The June 13th motion doesn’t often have recourse to this kind of language. For the most part, the motion deals with fine points of administrative law, citing a few cases that it claims the court misread or misapplied. Probably the most important of these is the Supreme Court’s discussion of the Administrative Procedure Act in a May 2016 opinion, United States Army Corps of Engineers v. Hawkes Co.. (Miriam Seifter explains Hawkes over at ScotusBlog. Even with her very clear analysis in hand I can only hope to make a layman’s hash of things.)

In Hawkes, a company that mines peat for golf-putting greens — a process that pollutes and destroys wetlands — sought an appeal of “jurisdictional determinations” by the Army Corps of Engineers that wetlands on their property were subject to the Clean Water Act.

The “‘troubling questions’ the Clean Water Act raises about the government’s authority to limit private property rights” came up for some brief discussion in Hawkes, notes Seifter, but that was not the main focus of the Supreme Court opinion. The case instead revolved around the question whether jurisdictional determinations are “final,” which in this context means they constitute an action “by which rights or obligations have been determined, or from which legal consequences will flow.”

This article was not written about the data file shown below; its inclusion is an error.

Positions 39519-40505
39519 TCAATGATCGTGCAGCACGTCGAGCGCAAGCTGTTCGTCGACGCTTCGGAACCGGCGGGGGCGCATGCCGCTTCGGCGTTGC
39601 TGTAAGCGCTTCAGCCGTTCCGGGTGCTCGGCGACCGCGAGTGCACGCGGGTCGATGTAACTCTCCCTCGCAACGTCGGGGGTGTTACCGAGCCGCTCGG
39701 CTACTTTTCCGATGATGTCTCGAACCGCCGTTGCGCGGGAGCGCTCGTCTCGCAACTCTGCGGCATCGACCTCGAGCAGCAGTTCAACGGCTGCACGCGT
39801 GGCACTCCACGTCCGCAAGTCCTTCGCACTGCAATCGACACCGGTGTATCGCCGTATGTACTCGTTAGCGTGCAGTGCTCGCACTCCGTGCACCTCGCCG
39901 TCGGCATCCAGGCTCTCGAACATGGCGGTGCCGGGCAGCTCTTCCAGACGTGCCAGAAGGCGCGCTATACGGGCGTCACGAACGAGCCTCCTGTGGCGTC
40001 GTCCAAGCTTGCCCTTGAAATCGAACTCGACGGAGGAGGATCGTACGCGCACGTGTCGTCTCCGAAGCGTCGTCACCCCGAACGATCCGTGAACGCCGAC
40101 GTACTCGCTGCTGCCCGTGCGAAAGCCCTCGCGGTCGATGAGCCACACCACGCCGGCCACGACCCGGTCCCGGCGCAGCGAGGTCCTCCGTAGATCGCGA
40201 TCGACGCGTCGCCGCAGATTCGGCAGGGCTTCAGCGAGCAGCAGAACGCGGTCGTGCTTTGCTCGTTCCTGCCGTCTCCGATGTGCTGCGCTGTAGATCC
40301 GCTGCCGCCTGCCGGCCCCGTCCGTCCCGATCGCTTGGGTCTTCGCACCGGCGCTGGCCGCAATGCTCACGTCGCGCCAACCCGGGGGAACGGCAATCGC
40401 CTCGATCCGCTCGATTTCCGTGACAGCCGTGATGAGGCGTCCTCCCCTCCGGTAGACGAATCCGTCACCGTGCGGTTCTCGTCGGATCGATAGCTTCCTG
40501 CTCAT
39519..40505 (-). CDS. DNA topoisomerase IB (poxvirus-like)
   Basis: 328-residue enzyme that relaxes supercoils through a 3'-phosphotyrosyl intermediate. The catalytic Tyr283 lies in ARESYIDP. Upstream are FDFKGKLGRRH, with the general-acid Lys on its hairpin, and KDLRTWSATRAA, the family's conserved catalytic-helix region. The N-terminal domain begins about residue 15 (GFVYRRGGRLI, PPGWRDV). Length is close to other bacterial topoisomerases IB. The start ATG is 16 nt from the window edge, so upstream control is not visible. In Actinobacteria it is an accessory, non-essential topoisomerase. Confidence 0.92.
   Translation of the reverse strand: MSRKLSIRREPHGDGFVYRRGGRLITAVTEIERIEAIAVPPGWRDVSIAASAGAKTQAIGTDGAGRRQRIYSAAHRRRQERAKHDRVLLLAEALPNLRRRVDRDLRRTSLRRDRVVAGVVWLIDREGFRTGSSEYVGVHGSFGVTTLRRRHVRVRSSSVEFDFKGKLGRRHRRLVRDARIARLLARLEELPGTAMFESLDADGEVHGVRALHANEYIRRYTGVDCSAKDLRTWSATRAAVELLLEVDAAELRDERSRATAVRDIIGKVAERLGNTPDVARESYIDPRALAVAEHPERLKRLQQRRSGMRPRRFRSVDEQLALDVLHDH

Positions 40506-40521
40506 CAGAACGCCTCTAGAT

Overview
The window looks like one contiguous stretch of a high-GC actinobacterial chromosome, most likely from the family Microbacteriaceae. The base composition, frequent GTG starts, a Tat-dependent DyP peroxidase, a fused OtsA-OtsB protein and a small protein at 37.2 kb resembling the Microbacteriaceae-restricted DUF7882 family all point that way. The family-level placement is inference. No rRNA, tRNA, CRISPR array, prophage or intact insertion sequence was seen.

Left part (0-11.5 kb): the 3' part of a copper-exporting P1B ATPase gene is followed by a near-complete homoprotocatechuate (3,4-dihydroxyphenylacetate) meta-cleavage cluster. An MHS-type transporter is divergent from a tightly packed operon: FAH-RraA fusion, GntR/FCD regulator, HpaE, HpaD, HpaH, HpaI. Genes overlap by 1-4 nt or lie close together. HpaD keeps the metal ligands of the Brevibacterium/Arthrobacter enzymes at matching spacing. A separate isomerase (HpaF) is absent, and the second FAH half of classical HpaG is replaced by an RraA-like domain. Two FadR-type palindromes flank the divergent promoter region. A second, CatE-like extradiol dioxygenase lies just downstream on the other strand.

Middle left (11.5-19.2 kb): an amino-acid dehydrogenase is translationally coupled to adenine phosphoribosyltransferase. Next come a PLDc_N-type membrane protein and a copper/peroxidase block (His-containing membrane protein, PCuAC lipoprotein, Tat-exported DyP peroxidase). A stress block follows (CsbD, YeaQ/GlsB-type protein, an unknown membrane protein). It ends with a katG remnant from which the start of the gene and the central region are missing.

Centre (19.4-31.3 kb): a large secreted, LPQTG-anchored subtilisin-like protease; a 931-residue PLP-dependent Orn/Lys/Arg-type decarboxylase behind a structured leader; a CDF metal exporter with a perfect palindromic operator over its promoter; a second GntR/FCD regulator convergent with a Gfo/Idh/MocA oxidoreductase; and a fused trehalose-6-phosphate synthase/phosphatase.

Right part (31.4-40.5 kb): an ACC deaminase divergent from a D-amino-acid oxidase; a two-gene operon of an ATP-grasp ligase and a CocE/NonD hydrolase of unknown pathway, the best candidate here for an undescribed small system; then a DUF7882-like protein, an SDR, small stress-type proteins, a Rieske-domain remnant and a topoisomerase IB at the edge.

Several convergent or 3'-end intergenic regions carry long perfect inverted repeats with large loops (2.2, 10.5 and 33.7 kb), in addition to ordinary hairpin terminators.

The Army Corps in Hawkes maintained that appeals of the Corps’ jurisdictional determinations should not be allowed, because the determinations of the Corps are still subject to review and are not “final” or binding. The court found unanimously in favor of the peat-miners, saying that determinations by the Corps were final — they would put legal constraints on the peat-miners, who would have to stop polluting or face penalties — and therefore could be reviewed in court.

In MCRC v. EPA, the Road Commission now seeks a decision along similar lines. “The Court erred,” the motion complains, “by holding that EPA’s veto was not ‘final’ because Plaintiff could submit a new application to the Corps.”